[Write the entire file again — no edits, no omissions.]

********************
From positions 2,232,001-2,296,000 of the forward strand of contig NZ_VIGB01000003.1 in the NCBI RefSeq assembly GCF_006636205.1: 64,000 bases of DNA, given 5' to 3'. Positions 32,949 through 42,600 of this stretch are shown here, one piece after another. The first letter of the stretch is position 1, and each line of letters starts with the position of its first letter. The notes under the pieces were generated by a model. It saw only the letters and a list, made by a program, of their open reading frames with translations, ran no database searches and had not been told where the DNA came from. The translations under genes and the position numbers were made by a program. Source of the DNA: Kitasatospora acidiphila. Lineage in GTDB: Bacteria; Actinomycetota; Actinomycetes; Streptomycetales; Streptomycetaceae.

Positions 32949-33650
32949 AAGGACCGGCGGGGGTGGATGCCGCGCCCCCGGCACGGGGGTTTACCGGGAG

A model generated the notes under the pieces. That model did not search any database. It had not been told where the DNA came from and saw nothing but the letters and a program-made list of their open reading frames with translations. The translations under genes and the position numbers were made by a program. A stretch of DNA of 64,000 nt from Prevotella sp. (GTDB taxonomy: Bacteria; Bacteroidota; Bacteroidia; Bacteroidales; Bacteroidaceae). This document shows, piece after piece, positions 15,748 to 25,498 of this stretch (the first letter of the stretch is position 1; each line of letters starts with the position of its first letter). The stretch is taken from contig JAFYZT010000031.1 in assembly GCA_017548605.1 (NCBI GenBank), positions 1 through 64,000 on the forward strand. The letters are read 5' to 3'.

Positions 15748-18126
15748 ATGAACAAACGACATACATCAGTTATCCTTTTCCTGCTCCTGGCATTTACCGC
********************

From positions 2,232,001-2,296,000 of the forward strand of contig NZ_VIGB01000003.1 in the NCBI RefSeq assembly GCF_006636205.1: 64,000 bases of DNA, given 5' to 3'. Positions 32,949 through 42,600 of this stretch are shown here, one piece after another. The first letter of the stretch is position 1, and each line of letters starts with the position of its first letter. The notes under the pieces were generated by a model. It saw only the letters and a list, made by a program, of their open reading frames with translations, ran no database searches and had not been told where the DNA came from. The translations under genes and the position numbers were made by a program. Source of the DNA: Kitasatospora acidiphila. Lineage in GTDB: Bacteria; Actinomycetota; Actinomycetes; Streptomycetales; Streptomycetaceae.

Positions 32949-33650
32949 AAGGACCGGCGGGGGTGGATGCCGCGCCCCCGGCACGGGGGTTTACCGGGAG

A model generated the notes under the pieces. That model did not search any database. It had not been told where the DNA came from and saw nothing but the letters and a program-made list of their open reading frames with translations. The translations under genes and the position numbers were made by a program. A stretch of DNA of 64,000 nt from Prevotella sp. (GTDB taxonomy: Bacteria; Bacteroidota; Bacteroidia; Bacteroidales; Bacteroidaceae). This document shows, piece after piece, positions 15,748 to 25,498 of this stretch (the first letter of the stretch is position 1; each line of letters starts with the position of its first letter). The stretch is taken from contig JAFYZT010000031.1 in assembly GCA_017548605.1 (NCBI GenBank), positions 1 through 64,000 on the forward strand. The letters are read 5' to 3'.

Positions 15748-18126
15748 ATGAACAAACGACATACATCAGTTATCCTTTTCCTGCTCCTGGCATTTACCGC